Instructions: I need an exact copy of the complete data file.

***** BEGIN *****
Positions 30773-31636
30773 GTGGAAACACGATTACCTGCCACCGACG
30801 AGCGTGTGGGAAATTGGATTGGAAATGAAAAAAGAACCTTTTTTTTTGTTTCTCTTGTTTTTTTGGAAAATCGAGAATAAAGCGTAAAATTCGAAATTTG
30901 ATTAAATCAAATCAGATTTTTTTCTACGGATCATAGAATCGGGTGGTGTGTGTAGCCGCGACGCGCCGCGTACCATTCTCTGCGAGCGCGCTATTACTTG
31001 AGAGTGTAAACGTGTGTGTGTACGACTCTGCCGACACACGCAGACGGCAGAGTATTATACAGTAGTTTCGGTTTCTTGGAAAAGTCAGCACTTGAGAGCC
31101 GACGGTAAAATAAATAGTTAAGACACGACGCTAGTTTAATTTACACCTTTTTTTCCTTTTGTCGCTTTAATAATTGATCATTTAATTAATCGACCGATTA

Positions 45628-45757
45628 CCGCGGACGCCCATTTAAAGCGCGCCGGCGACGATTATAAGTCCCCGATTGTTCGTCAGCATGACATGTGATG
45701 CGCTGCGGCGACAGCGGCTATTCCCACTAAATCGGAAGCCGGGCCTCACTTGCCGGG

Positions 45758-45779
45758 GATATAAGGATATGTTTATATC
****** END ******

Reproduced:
Positions 30773-31636
30773 GTGGAAACACGATTACCTGCCACCGACG
30801 AGCGTGTGGGAAATTGGATTGGAAATGAAAAAAGAACCTTTTTTTTTGTTTCTCTTGTTTTTTTGGAAAATCGAGAATAAAGCGTAAAATTCGAAATTTG
30901 ATTAAATCAAATCAGATTTTTTTCTACGGATCATAGAATCGGGTGGTGTGTGTAGCCGCGACGCGCCGCGTACCATTCTCTGCGAGCGCGCTATTACTTG
31001 AGAGTGTAAACGTGTGTGTGTACGACTCTGCCGACACACGCAGACGGCAGAGTATTATACAGTAGTTTCGGTTTCTTGGAAAAGTCAGCACTTGAGAGCC
31101 GACGGTAAAATAAATAGTTAAGACACGACGCTAGTTTAATTTACACCTTTTTTTCCTTTTGTCGCTTTAATAATTGATCATTTAATTAATCGACCGATTA

Positions 45628-45757
45628 CCGCGGACGCCCATTTAAAGCGCGCCGGCGACGATTATAAGTCCCCGATTGTTCGTCAGCATGACATGTGATG
45701 CGCTGCGGCGACAGCGGCTATTCCCACTAAATCGGAAGCCGGGCCTCACTTGCCGGG

Positions 45758-45779
45758 GATATAAGGATATGTTTATATC